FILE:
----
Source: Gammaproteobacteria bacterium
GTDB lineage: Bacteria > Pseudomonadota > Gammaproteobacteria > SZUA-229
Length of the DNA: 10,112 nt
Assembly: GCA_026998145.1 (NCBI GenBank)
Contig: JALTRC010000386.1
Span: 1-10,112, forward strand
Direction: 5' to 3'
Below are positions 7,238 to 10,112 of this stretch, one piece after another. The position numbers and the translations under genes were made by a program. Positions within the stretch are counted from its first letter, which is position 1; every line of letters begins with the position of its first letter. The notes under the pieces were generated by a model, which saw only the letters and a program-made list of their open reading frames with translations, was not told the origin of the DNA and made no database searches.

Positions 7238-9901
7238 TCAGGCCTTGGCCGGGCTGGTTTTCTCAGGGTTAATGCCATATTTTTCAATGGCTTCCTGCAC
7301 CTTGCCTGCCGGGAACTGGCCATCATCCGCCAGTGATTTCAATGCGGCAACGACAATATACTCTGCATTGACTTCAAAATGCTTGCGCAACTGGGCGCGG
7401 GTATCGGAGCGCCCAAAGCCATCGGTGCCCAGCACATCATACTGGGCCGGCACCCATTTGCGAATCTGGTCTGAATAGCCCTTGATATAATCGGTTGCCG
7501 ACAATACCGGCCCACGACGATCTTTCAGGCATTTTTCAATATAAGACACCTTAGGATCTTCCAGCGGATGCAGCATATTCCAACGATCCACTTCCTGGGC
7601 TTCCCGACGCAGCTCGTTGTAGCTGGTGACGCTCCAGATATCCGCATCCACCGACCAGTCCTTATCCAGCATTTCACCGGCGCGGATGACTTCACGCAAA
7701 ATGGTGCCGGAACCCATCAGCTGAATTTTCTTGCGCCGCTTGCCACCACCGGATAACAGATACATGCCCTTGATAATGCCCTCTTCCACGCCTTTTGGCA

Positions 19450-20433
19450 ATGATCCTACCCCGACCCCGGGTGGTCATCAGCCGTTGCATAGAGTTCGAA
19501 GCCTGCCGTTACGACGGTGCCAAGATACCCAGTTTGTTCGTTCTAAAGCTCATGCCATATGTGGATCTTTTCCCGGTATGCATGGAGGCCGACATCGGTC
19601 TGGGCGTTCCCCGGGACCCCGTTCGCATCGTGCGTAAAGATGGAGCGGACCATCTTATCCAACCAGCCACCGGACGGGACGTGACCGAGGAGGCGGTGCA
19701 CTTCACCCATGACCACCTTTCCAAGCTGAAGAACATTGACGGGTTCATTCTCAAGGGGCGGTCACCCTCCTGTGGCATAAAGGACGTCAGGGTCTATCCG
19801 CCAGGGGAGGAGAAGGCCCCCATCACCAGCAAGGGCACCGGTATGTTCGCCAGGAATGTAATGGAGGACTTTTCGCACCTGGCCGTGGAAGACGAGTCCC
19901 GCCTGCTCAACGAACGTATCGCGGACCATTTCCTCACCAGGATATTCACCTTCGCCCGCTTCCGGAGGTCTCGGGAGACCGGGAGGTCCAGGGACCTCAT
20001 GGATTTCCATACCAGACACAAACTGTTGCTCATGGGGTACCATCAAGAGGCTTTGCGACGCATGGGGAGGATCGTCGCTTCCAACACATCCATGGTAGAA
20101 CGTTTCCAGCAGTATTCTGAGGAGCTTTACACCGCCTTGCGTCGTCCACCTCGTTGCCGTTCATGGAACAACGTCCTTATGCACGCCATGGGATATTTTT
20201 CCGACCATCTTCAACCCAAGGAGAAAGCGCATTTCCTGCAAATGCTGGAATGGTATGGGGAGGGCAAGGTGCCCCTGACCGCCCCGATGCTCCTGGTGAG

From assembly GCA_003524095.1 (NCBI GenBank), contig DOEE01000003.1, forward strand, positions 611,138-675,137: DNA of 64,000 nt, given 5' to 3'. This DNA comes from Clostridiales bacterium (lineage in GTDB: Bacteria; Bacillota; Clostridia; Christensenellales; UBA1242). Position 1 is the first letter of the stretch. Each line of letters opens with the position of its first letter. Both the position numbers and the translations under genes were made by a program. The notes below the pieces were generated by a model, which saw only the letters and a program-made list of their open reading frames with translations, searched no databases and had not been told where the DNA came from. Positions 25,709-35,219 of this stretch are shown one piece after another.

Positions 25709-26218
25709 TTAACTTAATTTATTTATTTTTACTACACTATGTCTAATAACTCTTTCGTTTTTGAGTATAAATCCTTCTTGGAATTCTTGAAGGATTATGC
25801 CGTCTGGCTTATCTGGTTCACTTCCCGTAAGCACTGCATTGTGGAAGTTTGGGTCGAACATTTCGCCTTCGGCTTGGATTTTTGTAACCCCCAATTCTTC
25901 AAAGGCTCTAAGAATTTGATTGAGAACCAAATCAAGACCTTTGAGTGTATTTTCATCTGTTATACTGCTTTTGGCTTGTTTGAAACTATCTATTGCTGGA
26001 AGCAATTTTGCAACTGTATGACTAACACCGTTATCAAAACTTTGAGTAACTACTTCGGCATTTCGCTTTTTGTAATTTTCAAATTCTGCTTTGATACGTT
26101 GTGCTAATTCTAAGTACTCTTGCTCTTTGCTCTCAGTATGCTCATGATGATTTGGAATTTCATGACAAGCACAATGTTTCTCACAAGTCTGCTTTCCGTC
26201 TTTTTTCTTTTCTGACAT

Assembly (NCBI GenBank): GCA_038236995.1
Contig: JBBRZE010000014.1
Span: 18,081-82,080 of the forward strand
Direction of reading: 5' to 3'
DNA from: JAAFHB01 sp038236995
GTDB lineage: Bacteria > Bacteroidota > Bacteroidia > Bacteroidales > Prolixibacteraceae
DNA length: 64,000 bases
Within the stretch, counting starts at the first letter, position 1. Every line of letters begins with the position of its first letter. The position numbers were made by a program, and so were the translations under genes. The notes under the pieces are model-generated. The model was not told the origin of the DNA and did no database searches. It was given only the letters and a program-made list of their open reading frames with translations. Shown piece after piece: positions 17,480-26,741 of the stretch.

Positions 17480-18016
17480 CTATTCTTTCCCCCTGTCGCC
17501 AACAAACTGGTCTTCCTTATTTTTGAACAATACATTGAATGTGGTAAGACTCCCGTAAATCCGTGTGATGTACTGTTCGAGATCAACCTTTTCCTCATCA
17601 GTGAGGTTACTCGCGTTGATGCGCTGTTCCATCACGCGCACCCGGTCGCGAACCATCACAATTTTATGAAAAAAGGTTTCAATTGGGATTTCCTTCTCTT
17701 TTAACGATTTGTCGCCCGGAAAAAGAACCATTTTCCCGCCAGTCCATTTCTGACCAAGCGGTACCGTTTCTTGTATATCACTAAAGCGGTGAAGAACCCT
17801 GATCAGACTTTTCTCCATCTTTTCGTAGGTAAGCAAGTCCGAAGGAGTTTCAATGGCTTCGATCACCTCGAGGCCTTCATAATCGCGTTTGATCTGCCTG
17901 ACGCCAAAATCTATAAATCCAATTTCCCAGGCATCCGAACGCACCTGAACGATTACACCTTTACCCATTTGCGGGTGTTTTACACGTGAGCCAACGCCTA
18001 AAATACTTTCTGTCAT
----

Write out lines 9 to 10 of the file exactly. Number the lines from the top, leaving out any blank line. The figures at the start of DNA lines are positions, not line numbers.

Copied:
Positions 7238-9901
7238 TCAGGCCTTGGCCGGGCTGGTTTTCTCAGGGTTAATGCCATATTTTTCAATGGCTTCCTGCAC